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Winner of the PATA Heritage Award - 1980, The Dwarika's Hotel bears the look and feel of Malla Age palaces. The monumental assembly of wooden, metal and terracotta works of ancient as well as present-day artisans, all catalogued systematically, makes the place a living museum.
In addition to paying its tribute to Nepal's cultural and architectural heritage, The Dwarika's Hotel also caters excellent hospitality services to its guests. From reception to room service, from dining to recreation, everything reflects the luxury Malla kings used to have centuries ago.
The Dwarika's Hotel is proud to have as its president, Mrs. Ambica Shrestha, who is also the Honorary Consul General of Spain. Mrs. Shrestha has continued supporting the perpetual mission of heritage-conservation and revival, initiated by her late husband and founder of the hotel, Mr. Dwarika Das Shrestha [1925-1992].
Sheba Rana Shrestha (Sales & Marketing Manager) and Kishor Lal Shrestha (Sales Executive) are your dynamic hosts at the Dwarika's Hotel. In addition to conducting their job responsibilities with utmost professionalism, they interact generously with their clients, colleagues and guests, providing their assistance whenever required.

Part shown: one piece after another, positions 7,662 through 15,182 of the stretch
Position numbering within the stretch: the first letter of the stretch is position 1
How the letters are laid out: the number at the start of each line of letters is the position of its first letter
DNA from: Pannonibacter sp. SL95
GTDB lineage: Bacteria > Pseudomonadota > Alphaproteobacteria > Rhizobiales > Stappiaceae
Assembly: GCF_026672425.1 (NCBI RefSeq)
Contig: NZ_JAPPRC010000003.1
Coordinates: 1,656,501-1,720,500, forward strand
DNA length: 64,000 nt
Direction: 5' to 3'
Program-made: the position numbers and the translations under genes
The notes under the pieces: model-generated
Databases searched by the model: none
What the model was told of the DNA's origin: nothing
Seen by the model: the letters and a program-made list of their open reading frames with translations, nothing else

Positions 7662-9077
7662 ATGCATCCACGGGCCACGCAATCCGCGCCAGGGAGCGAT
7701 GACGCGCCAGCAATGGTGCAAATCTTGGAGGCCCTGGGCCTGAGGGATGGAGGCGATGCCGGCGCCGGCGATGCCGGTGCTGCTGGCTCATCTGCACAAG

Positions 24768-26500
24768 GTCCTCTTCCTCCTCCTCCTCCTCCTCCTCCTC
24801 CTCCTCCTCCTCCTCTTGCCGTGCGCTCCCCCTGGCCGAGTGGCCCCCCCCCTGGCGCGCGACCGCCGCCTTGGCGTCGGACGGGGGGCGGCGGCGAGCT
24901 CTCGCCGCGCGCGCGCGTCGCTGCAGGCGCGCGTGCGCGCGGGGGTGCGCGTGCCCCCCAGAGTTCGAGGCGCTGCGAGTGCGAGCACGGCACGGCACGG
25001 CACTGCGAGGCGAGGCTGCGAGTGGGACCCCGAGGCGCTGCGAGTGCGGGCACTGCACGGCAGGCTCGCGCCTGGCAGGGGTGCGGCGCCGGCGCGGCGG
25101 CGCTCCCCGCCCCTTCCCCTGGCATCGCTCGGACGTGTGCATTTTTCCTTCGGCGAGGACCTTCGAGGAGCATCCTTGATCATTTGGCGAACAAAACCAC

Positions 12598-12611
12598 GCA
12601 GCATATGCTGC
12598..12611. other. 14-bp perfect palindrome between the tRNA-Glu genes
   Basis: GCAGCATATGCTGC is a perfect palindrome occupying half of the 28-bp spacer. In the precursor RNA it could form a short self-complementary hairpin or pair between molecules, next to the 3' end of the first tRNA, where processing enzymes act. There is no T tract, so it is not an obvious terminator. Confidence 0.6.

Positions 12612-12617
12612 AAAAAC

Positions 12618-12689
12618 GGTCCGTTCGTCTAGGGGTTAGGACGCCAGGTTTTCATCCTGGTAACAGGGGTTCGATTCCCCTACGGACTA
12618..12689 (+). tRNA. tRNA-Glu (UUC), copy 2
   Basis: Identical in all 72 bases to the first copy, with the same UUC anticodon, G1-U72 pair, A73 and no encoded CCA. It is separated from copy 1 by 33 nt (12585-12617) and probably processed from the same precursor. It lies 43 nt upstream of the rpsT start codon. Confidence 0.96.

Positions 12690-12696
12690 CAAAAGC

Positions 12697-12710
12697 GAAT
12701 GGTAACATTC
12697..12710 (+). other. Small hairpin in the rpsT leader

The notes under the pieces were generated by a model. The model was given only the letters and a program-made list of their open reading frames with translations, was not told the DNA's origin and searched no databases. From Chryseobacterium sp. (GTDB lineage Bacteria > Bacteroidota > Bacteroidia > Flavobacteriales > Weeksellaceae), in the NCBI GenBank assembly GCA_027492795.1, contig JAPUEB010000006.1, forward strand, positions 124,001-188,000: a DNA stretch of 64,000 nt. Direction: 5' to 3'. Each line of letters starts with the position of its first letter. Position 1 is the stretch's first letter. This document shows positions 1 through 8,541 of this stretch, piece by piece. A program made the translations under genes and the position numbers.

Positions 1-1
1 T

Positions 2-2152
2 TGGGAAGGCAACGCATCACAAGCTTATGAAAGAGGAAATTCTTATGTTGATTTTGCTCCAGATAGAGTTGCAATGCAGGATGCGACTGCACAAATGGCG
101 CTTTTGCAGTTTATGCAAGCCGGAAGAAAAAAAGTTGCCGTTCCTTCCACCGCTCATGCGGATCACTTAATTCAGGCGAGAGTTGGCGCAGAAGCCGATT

And if they ever get some free time, they are usually seen somewhere in the courtyard not only sharing snacks and drinks, but also brewing newer concepts for the coming days.
The hotel is operated by The Dwarika's Group of Hotels & Resorts, which is also developing and supporting several other projects based on sustainable models similar to the one envisioned by Mr. Dwarika in the early 1950's.Mr. Dwarika Das Shrestha dedicated his life to identify, resurrect and preserve the priceless heritage of Kathmandu.
This accommodation provider has taken action to address one or more issues (whether environmental, social or cultural) which will contribute positively to the long term viability of the destination and hence their site displays a Caring for the destination rating.
Main area of focus in Caring for the Destination:
Detailed description of the Caring for the Destination Initiative:
The Dwarika's Hotel, in essence, is a part of an exemplary project initiated by Dwarika Das Shrestha (1925 - 1992) and after him, shouldered by his wife Mrs. Ambica Shrestha. His passion for the sublime and priceless heritage of his country was the driving force behind his lifetime mission of recreating a 15th to 17th century environment that could coexist with the world of today.
Dwarika's Architectural Heritage Restoration and Revival Project
Conservation: From 1952, Dwarika began collecting as much of ancient wood carvings from old buildings being demolished as he could with whatever money he had to prevent those pieces from vanishing forever. Detailed study of the collected woodwork was carried out to find their origin, the source they were acquired from and also their historical values and the findings were systematically recorded like in a museum.